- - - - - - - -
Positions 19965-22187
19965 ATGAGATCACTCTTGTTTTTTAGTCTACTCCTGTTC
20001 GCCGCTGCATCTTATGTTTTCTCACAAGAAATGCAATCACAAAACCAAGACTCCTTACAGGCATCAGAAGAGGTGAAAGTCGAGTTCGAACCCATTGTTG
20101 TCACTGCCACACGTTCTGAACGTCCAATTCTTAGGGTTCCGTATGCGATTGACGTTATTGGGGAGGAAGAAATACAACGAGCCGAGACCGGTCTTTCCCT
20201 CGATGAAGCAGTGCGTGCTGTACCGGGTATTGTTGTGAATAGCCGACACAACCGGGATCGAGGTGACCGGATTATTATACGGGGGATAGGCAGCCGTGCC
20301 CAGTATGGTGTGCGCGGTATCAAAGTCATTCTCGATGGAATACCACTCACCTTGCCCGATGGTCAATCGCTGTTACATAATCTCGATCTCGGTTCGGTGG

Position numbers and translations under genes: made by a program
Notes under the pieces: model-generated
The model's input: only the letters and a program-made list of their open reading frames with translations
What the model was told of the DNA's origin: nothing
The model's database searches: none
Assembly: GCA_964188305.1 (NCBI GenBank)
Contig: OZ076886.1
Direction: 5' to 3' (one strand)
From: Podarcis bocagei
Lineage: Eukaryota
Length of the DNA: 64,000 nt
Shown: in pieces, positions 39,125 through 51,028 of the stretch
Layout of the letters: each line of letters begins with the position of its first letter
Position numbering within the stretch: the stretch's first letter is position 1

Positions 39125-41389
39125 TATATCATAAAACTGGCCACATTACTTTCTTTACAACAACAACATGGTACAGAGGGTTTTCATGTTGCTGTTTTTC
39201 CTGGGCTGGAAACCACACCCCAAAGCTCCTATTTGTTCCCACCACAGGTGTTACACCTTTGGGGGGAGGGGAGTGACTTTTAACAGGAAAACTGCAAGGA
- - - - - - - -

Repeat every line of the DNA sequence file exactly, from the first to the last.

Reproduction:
Positions 19965-22187
19965 ATGAGATCACTCTTGTTTTTTAGTCTACTCCTGTTC
20001 GCCGCTGCATCTTATGTTTTCTCACAAGAAATGCAATCACAAAACCAAGACTCCTTACAGGCATCAGAAGAGGTGAAAGTCGAGTTCGAACCCATTGTTG
20101 TCACTGCCACACGTTCTGAACGTCCAATTCTTAGGGTTCCGTATGCGATTGACGTTATTGGGGAGGAAGAAATACAACGAGCCGAGACCGGTCTTTCCCT
20201 CGATGAAGCAGTGCGTGCTGTACCGGGTATTGTTGTGAATAGCCGACACAACCGGGATCGAGGTGACCGGATTATTATACGGGGGATAGGCAGCCGTGCC
20301 CAGTATGGTGTGCGCGGTATCAAAGTCATTCTCGATGGAATACCACTCACCTTGCCCGATGGTCAATCGCTGTTACATAATCTCGATCTCGGTTCGGTGG

Position numbers and translations under genes: made by a program
Notes under the pieces: model-generated
The model's input: only the letters and a program-made list of their open reading frames with translations
What the model was told of the DNA's origin: nothing
The model's database searches: none
Assembly: GCA_964188305.1 (NCBI GenBank)
Contig: OZ076886.1
Direction: 5' to 3' (one strand)
From: Podarcis bocagei
Lineage: Eukaryota
Length of the DNA: 64,000 nt
Shown: in pieces, positions 39,125 through 51,028 of the stretch
Layout of the letters: each line of letters begins with the position of its first letter
Position numbering within the stretch: the stretch's first letter is position 1

Positions 39125-41389
39125 TATATCATAAAACTGGCCACATTACTTTCTTTACAACAACAACATGGTACAGAGGGTTTTCATGTTGCTGTTTTTC
39201 CTGGGCTGGAAACCACACCCCAAAGCTCCTATTTGTTCCCACCACAGGTGTTACACCTTTGGGGGGAGGGGAGTGACTTTTAACAGGAAAACTGCAAGGA